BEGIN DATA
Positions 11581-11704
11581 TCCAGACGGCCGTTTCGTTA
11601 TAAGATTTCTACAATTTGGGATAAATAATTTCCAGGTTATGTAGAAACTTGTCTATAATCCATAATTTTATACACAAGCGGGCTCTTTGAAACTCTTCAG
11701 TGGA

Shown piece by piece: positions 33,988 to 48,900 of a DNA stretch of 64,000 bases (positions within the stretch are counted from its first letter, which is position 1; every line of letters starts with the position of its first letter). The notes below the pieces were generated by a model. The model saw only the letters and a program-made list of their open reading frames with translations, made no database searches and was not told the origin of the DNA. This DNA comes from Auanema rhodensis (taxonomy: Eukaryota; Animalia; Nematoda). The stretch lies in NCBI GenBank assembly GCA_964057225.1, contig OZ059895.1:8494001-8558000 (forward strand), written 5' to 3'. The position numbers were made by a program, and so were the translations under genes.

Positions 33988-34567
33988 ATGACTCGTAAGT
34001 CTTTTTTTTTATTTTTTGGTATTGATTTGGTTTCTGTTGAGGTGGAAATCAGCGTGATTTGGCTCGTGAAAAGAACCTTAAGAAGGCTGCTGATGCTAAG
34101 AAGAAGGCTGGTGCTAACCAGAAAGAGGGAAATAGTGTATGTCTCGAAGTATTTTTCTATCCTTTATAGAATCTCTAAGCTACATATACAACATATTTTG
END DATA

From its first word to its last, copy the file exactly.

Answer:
Positions 11581-11704
11581 TCCAGACGGCCGTTTCGTTA
11601 TAAGATTTCTACAATTTGGGATAAATAATTTCCAGGTTATGTAGAAACTTGTCTATAATCCATAATTTTATACACAAGCGGGCTCTTTGAAACTCTTCAG
11701 TGGA

Shown piece by piece: positions 33,988 to 48,900 of a DNA stretch of 64,000 bases (positions within the stretch are counted from its first letter, which is position 1; every line of letters starts with the position of its first letter). The notes below the pieces were generated by a model. The model saw only the letters and a program-made list of their open reading frames with translations, made no database searches and was not told the origin of the DNA. This DNA comes from Auanema rhodensis (taxonomy: Eukaryota; Animalia; Nematoda). The stretch lies in NCBI GenBank assembly GCA_964057225.1, contig OZ059895.1:8494001-8558000 (forward strand), written 5' to 3'. The position numbers were made by a program, and so were the translations under genes.

Positions 33988-34567
33988 ATGACTCGTAAGT
34001 CTTTTTTTTTATTTTTTGGTATTGATTTGGTTTCTGTTGAGGTGGAAATCAGCGTGATTTGGCTCGTGAAAAGAACCTTAAGAAGGCTGCTGATGCTAAG
34101 AAGAAGGCTGGTGCTAACCAGAAAGAGGGAAATAGTGTATGTCTCGAAGTATTTTTCTATCCTTTATAGAATCTCTAAGCTACATATACAACATATTTTG